Community

Celebrating the brighter side of Charlotte

Editor's note: This story was written as a part of the Observer's Explorer Post program, which gives high school students the chance to learn about journalism.

Originally known as Birthday Blessings, Bright Blessings was founded in 2005 by Amy and John Cervantes of Mint Hill, who wanted to help children in need while instilling love and commitment for community service in their own young children.

“The goal of Bright Blessings is to bring joy, recognition and support to children and families during difficult and sad times in their lives,” Amy said.

Every year Bright Blessings makes a positive impact in the lives of thousands of needy youth and families across the greater Charlotte community.

“As a volunteer-led organization, individuals and groups dedicate time and resources all year long to ensure that Bright Blessings’ services reach thousands of local homeless children,” Amy said.

Bless-a-Baby is a program that not only brings happiness and stress relief to homeless mothers; it provides essentials for the care of needy babies, giving each child a healthier and more positive start to life.

“One of my favorite stories about this program is one day, one of our volunteers had brought the basket full of things a new born baby would need, to the mother, holding her baby in nothing but a towel,” Amy said. “She was so thrilled when we gave her the basket. The mother was so excited that she smelled the clothes.”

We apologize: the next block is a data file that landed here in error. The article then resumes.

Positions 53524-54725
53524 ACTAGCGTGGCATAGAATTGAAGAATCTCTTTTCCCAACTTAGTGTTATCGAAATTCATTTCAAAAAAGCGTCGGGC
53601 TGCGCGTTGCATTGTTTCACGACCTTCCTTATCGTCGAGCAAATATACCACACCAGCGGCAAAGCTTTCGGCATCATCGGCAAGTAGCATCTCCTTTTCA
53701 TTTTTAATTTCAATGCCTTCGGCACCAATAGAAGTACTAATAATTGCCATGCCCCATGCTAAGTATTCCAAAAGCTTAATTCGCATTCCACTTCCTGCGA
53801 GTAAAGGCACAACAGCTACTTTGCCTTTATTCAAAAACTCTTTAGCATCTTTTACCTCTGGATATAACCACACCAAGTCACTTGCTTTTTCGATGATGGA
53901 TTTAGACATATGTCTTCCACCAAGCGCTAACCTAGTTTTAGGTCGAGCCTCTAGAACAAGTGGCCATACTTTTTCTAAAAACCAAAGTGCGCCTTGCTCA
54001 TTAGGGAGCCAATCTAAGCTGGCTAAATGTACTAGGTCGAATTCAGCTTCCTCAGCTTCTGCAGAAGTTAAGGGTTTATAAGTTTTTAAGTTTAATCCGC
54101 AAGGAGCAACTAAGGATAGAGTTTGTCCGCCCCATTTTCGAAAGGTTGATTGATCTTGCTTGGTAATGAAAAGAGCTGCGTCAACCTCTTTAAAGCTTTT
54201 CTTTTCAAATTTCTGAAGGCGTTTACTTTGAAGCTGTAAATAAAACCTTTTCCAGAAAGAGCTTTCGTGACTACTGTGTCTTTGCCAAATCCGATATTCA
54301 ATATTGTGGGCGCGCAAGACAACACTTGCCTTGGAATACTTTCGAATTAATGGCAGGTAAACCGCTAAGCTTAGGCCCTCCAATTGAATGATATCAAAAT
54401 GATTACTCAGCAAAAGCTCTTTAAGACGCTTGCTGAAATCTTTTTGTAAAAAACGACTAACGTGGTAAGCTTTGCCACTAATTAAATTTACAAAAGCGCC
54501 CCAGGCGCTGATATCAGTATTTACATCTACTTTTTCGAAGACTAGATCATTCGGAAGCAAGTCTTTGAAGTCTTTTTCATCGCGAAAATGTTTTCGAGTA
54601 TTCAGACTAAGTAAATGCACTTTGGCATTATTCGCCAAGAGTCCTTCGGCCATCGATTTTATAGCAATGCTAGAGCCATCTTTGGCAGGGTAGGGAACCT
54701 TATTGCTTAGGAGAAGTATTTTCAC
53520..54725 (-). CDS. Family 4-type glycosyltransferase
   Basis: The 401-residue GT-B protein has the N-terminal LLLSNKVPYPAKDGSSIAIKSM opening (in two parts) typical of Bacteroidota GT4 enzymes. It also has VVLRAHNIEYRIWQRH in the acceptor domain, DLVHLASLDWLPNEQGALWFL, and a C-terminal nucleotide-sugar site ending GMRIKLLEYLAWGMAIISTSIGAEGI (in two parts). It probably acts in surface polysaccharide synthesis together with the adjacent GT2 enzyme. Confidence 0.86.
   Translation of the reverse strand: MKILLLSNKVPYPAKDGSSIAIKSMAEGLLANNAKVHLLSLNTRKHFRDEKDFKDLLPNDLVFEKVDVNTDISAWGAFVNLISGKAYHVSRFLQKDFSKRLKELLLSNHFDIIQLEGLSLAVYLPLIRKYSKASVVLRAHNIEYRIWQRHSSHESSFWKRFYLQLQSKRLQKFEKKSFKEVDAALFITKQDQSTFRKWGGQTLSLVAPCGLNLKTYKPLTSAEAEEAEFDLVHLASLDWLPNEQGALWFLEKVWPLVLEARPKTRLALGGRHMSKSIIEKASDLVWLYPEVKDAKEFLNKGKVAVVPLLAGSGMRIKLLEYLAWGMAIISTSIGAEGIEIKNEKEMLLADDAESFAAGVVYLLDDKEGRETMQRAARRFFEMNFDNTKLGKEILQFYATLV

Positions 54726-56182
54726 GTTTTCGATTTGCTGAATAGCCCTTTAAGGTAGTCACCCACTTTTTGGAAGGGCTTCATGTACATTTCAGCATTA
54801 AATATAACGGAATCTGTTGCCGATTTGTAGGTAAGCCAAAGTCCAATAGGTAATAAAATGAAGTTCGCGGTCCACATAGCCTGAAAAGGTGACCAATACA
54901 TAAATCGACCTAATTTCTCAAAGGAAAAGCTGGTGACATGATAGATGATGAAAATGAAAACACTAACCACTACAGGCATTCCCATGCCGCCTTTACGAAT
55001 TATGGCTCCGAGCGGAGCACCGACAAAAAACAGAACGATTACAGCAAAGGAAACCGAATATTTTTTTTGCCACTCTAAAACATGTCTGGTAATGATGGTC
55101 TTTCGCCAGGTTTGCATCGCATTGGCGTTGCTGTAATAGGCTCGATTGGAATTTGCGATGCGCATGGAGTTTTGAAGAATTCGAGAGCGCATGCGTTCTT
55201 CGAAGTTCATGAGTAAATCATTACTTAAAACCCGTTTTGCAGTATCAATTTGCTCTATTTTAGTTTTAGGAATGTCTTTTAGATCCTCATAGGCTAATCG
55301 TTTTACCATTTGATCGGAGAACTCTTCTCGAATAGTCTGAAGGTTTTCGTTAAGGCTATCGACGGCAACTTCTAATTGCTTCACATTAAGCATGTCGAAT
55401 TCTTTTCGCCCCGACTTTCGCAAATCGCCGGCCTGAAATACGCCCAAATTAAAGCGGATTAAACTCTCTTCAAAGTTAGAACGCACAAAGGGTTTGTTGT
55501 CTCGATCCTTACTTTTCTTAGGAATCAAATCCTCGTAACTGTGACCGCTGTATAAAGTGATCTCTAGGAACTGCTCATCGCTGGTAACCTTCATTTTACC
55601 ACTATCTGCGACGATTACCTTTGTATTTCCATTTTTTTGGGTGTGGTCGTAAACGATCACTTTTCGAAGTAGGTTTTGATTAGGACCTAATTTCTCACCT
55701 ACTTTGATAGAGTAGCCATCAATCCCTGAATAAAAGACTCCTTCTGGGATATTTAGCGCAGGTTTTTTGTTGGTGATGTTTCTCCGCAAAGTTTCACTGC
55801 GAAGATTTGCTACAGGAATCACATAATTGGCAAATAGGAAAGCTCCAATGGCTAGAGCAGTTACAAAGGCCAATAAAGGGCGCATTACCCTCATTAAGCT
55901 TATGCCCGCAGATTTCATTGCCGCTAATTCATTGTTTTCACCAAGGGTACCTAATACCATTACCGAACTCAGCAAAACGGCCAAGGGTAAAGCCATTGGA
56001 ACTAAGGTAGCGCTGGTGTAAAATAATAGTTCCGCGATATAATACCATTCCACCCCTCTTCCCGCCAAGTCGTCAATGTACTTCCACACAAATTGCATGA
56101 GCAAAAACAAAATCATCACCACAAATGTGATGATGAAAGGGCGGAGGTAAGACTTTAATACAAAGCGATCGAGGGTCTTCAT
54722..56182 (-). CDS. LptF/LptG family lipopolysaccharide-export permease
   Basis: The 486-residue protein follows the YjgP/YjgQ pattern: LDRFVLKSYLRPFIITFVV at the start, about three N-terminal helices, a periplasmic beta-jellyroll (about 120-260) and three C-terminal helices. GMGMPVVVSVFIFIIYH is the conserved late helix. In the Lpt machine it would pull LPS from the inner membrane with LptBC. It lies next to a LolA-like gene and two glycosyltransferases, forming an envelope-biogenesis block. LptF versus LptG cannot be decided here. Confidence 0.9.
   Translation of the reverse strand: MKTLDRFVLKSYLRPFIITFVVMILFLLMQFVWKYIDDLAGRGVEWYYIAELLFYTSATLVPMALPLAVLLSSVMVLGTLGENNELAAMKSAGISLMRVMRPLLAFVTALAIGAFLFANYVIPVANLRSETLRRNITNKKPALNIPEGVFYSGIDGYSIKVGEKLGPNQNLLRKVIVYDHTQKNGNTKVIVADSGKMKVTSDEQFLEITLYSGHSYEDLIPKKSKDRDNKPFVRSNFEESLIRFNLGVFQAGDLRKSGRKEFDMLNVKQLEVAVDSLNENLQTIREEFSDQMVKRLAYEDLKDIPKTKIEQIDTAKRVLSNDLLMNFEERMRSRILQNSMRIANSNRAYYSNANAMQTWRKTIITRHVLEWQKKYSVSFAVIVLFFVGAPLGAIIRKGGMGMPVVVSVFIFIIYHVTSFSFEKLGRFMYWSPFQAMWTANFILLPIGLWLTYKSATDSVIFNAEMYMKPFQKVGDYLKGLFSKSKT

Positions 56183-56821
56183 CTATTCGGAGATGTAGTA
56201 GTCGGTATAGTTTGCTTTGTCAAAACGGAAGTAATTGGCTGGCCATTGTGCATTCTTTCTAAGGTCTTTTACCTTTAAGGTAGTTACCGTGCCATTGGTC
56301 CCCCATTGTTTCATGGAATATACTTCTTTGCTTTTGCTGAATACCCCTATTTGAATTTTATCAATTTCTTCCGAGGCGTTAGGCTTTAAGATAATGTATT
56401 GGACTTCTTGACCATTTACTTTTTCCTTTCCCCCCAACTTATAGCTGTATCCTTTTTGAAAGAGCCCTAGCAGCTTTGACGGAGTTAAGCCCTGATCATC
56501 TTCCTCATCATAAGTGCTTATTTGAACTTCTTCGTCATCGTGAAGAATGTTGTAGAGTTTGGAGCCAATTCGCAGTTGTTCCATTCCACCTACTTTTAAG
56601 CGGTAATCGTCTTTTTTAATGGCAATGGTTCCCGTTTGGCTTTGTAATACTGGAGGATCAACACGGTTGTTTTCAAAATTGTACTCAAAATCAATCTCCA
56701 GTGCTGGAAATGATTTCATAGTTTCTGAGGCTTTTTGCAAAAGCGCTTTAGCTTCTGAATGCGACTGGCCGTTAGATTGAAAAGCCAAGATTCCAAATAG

“Bright Blessings is a great passion that brings joy,” said Charlotte Renner, a 34-year-old volunteer. “Not only for me but for the people I help.”

In addition to local expansion, Bright Blessings began developing a national network in 2009, with pilot affiliate chapters now organizing and under way in cities across the nation.

Bright Blessings has 19 agency partners across a four-county area, one of them being the YWCA.

“The YWCA is where Charlotte and I go, every third Thursday of the month to go and celebrate with the children whose birthday is in that month,” said volunteer Julie Renner, Charlotte’s 32-year-old.

“There’s this one girl that I know. Every time I walk into her shelter, she gives me a hug and talks about her day,” Charlotte said. “She’s a sweetheart.”

“Charlotte has a ‘mommy bird’ feel to her,” Julie said. “She and I are very committed, doing community service for others not just for ourselves.”

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